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Slow-moving Hurricane Dorian heads toward southeast U.S.

Ken Graham, director of the National Hurricane Center in Miami, joins Hari Sreenivasan with updates and forecasts on Hurricane Dorian’s path.

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  • Hari Sreenivasan:

    For the latest on Hurricane Dorian and what to expect, I'm joined by Ken Graham, director for the National Hurricane Center at NOAA's National Weather Service Center in Miami.

    Thanks so much for joining us. So what's the latest that we have on the storm? We're talking Sunday afternoon now.

  • Ken Graham:

    I tell you, it's just an incredibly strong storm. We still got those high winds. We still got, you know, landfall, making two landfalls already over the Bahamas. Just a dangerous situation for the Bahamas. That slow movement means a prolonged period of time with those powerful hurricane force winds, and just torrential rainfall, up to 30 inches of rainfall, and also the storm surge for around the Bahamas. Some of these areas could get 18 foot, maybe even up to 23, 24 foot a storm surge. It's just very devastating life threatening situation.

  • Hari Sreenivasan:

    All right. So people on the United States mainland are concerned about how do we know where this is coming? Is there still room for it to come back in toward Florida? Does this go into Georgia or the Carolinas? How certain are we?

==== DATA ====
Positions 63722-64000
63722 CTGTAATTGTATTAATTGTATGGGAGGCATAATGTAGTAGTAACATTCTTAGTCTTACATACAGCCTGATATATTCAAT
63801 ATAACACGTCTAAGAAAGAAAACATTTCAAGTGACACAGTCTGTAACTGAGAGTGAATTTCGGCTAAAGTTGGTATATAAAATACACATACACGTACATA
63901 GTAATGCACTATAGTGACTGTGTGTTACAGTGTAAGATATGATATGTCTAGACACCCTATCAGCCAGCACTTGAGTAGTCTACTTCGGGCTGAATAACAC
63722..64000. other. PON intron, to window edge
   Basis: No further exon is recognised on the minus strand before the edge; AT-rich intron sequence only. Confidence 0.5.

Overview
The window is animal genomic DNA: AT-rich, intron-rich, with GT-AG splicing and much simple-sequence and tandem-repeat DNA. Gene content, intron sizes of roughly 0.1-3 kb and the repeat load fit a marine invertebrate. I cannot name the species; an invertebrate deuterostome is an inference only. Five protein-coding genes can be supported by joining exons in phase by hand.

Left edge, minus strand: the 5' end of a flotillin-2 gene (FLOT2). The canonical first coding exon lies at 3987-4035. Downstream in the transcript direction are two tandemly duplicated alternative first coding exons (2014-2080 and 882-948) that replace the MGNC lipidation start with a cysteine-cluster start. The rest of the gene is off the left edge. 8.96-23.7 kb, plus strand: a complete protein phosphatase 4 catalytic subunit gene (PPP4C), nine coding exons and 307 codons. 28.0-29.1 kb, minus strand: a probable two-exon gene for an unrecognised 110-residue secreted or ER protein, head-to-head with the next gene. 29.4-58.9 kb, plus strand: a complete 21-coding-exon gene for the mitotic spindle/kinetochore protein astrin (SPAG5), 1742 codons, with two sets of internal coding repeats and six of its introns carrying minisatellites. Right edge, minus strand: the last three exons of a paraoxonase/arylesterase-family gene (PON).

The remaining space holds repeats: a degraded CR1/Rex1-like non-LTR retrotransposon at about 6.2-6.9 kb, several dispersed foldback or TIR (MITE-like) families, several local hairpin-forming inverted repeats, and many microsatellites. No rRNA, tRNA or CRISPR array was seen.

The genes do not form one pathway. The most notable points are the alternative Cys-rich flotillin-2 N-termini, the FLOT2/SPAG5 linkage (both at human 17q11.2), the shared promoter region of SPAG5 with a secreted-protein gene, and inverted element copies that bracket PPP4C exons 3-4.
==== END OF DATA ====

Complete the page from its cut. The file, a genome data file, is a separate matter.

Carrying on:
• Ken Graham:

    This powerful storm like this, you get 185 mile an hour winds and just significant issues when you start slowing down a situation with this. So let's look at it for a second, especially on the timing, because it makes a difference in some of the track. This is 8:00 a.m. on Monday, that's 8:00 a.m. on Tuesday, that's slow moving.

    We do expect that slow eventual turn towards the north. However, I really need everyone to focus on this cone because there could be some error with this and get a little bit of a wiggle, a little bit of a wobble, and they do that naturally that could impact the forecast down the road. So if you look at this cone you could still see a landfall in Florida. You can still see an eye, you know, the hurricane center being right on the coast there. So there's still a couple of solutions.

    But either way, no matter the solution, we will see impacts on the Florida coast.

  • Hari Sreenivasan:

    People like to talk about Category 4, 3 or 5. Basically a hurricane's a hurricane. It's going to do some damage, but is there a danger here that as it comes from the Bahamas towards the mainland, does it pick up more energy? Does it get faster?

  • Ken Graham:

    I think in this case you know a lot of people do focus on that and it's so important when we think of those categories. That's just the wind. So you have to talk about the impacts in addition to the wind. One of them is the storm surge. You know, this isn't, it really has nothing to do with the category.

    I mean, you can see slow storms, you can see large storms. It has to do with the characteristics of the storm. So when everyone's paying attention to the category, the reality is you still can get four to maybe even up to seven foot of storm surge in some areas in Florida. So really it's so important, despite the category, even if you see the category change, continue to listen to the impacts that we're issuing from the National Hurricane Center and across NOAA. This big team effort to get the information on the storm out.

  • Hari Sreenivasan:

    All right. Ken Graham, director of the National Hurricane Center, joining us from Miami. Thanks so much.

  • Ken Graham:

    You bet.

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